Super-teams might be destroying the NBA post-season, but they’re definitely making the NBA offseason fun. Chris Paul joining James Harden in Houston was just the latest example of mega-stars teaming up in an effort to both challenge the Golden State Warriors and bludgeon to death any remaining parity in the association.
Rumors are that the Rockets aren’t done, either, rumored to be making a complicated, salary-cap-confounding move for Paul George.
With the Timberwolves adding Jimmy Butler to a young, talented core, and now shipping off Ricky Rubio to clear space for (they hope) Kyle Lowry, the super-teams trend clearly isn’t going anywhere. So many stars in this league have yet to taste any real playoff success, and they know their taste buds will continue to go wanting unless they join forces.
Here’s how I see the rest of the NBA offseason playing out from a super-teams vantage point.
The Rockets already have a head-start, adding Chris Paul to their formidable offense. They’re on the hunt though, trapped by the arms race that is the Western Conference into chasing the biggest names available, which right now means Paul George or Carmelo Anthony. Getting George will be tough; the cupboard’s bare of tradable assets after the Paul deal and the salary cap has been stretched to within an inch of its life. Anthony would be a slightly easier acquisition; the Knicks aren’t in a great position to negotiate right now and might take a sub-optimal deal just to move on from the Phil Jackson era, but still: tough.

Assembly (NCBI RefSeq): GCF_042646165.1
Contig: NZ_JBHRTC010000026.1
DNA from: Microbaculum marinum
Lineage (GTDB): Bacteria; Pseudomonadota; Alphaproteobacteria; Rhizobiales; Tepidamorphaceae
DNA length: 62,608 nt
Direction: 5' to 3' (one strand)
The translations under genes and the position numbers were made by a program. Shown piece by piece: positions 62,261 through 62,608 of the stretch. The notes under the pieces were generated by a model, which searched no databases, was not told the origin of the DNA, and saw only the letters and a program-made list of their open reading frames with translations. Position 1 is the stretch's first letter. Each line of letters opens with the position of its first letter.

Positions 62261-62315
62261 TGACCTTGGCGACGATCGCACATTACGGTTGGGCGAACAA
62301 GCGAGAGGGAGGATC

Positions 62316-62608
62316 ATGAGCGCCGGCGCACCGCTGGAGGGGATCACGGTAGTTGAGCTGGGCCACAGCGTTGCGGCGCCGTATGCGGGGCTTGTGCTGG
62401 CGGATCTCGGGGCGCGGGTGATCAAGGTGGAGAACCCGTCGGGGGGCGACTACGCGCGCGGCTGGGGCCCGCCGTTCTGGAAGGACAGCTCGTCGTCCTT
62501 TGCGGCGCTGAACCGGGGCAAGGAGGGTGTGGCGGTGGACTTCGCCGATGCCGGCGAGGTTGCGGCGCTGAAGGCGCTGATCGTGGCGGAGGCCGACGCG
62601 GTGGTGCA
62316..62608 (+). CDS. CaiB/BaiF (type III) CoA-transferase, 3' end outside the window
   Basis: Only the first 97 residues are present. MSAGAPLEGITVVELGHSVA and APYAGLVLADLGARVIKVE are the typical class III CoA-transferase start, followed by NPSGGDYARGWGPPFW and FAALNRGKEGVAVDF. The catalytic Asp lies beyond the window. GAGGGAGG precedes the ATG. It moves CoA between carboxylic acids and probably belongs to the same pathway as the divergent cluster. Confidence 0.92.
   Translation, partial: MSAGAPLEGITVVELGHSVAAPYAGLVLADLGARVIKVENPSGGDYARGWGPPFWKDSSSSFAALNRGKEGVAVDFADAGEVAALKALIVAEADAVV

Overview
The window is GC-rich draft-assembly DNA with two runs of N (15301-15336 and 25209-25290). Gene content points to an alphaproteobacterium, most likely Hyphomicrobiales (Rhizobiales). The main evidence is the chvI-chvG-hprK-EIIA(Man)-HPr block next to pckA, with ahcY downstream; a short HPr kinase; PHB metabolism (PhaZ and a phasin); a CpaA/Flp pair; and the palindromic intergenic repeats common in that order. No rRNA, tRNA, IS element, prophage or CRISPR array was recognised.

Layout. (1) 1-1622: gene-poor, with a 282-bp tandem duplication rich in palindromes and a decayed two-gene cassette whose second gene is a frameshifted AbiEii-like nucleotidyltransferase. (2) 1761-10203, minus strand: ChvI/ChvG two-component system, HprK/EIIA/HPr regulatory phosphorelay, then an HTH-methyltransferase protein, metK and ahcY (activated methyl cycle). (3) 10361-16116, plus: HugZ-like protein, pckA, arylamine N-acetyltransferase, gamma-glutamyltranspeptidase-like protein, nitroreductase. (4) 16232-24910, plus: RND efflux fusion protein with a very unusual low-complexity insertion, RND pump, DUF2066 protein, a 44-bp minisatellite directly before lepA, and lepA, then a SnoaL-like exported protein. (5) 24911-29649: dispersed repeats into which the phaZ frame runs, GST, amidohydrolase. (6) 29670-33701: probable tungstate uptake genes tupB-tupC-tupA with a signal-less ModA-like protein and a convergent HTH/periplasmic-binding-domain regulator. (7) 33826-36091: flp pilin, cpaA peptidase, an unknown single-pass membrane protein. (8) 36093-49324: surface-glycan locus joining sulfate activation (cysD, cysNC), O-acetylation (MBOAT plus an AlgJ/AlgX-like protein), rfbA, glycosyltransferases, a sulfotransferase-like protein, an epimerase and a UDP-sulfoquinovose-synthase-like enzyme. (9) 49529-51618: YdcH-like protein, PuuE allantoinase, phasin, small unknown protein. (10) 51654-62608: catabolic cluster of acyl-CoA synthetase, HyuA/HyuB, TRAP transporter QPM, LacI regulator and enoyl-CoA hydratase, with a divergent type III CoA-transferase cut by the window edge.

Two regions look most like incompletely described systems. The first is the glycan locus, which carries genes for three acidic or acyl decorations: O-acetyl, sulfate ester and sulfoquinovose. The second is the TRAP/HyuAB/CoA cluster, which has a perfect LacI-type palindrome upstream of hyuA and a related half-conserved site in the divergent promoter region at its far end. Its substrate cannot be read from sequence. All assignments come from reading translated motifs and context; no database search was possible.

Carmelo is in a tricky position in his own right: the Knicks are looking to move on and Anthony’s not likely to see another contract like the one the Knicks extended him three years ago. Taking a buyout would mean getting less money than what he’s owed by the Knicks, but would entitle the ten-time NBA All-Star to play wherever he wanted, and to chase titles with one of the established contenders.
The Paul trade was already this offseason’s blockbuster transaction, one that arguably makes the Rockets a certifiable superteam.
The 2017 NBA Finals showed that, for all of their greatness, the Cleveland Cavaliers are a few pieces short of toppling the Golden State Warriors. In their last year with LeBron James on contract, they’ve been plenty aggressive in the offseason, reportedly trying to organise a monster five-team trade that would bring them Carmelo Anthony and Paul George. If Anthony takes a buyout and decides to go ring-chasing, the Cavaliers are the most eligible bachelor.
Blake Griffin opted out of his contract with the Clippers for a reason, and it could be that he wants to chase titles, as well. In that case he’d be a decided upgrade over Kevin Love and Tristan Thompson in Cleveland.
If Griffin would be welcomed with open arms in Cleveland, he may just be given his own parade in Boston. Isaiah Thomas is looking for someone to help him topple the Cleveland Cavaliers and, hopefully, the Golden State Warriors. The pitch, to Paul George and others, is the same pitch that has kept LeBron James in the East for his entire career: it’s decidedly easier to make the Finals from the East than the murderers’ row that is the West.